This information is being collected for the purpose of awarding a grant. The information
collected through this “Solicitation for Grant Applications” will be used by the Department of
Labor to ensure that grants are awarded to the applicant best suited to perform the functions of
the grant. Submission of this information is required in order for the applicant to be considered
for award of this grant.

Signed on May 2, 2011, in Washington, D.C. by:

Thomas Martin
Grant Officer, Employment and Training Administration

Attachment A: H-1B Visa Information

Visit the Department of Labor’s Foreign Labor Certification Data Center Web site

(http://www.flcdatacenter.com/CaseH1B.aspx) for the latest database of occupations approved

under H-1B petitions.

Top 2010 H‐1B Visas by North American Industrial Classification System (NAICS) 
          Codes, Standard Occupational Classification (SOC) Codes,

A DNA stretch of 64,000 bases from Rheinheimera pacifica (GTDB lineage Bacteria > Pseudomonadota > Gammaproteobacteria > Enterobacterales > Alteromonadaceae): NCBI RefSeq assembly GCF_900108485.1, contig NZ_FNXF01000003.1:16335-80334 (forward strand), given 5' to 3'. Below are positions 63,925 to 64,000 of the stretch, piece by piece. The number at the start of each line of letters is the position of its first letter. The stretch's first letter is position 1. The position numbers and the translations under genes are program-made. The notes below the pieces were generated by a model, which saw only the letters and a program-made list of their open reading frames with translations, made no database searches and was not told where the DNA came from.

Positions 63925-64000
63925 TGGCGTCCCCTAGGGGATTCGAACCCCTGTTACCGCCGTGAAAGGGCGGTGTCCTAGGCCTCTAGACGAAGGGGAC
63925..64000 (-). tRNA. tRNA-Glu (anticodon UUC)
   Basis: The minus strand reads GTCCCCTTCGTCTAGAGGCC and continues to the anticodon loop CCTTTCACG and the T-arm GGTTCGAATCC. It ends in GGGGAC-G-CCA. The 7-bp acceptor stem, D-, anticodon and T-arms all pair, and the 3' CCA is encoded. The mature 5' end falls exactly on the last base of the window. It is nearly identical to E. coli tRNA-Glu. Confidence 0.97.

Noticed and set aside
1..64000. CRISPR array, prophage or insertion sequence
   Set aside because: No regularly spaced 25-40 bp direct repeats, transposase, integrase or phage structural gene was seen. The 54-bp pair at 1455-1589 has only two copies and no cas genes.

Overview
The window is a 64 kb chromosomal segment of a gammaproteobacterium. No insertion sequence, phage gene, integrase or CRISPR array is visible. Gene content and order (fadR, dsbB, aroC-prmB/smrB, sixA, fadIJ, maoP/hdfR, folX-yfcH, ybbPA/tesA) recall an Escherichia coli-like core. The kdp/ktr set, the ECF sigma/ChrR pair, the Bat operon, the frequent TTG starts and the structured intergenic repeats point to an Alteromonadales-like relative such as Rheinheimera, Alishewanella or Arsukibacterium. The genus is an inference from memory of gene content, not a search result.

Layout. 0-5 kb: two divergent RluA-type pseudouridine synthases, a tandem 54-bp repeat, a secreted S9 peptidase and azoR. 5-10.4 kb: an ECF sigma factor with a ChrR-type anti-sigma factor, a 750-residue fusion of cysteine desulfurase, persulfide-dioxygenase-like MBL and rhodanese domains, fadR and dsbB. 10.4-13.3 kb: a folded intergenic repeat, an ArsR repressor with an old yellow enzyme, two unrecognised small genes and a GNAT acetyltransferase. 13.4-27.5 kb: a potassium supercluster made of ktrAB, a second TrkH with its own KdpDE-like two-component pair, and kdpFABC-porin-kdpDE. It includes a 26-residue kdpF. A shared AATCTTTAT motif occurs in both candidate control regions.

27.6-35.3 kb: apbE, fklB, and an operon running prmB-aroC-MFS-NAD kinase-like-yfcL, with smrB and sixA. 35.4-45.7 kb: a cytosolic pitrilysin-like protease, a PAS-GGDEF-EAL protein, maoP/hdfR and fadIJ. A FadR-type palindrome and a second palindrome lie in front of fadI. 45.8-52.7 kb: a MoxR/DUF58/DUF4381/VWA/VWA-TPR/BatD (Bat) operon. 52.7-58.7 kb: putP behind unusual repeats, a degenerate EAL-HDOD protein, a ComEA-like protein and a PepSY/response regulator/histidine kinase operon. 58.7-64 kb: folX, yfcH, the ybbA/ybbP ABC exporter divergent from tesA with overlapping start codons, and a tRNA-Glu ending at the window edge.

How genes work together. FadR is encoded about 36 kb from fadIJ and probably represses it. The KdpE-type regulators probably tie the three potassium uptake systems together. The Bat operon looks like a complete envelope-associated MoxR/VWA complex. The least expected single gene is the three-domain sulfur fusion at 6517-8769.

SOC Occupation Titles, and Annual Median Wage 

       (NAICS: 54)
               SOC                                  MEDIAN
              CODES      SOC OCCUPATION TITLES       WAGE
                11-9041                Engineering Managers                117,000
                15-2041                      Statisticians                  72,820
                17-2141                Mechanical Engineers                 77,020
                17-2071                  Electrical Engineers               83,110
                17-2072       Electronics Engineers, Except Computer        89,310
                17-2051                    Civil Engineers                  76,590
                17-2041                  Chemical Engineers                 88,280
                17-2199                  Engineers, All Other               89,560
                17-1011       Architects, Except Landscape and Naval        72,700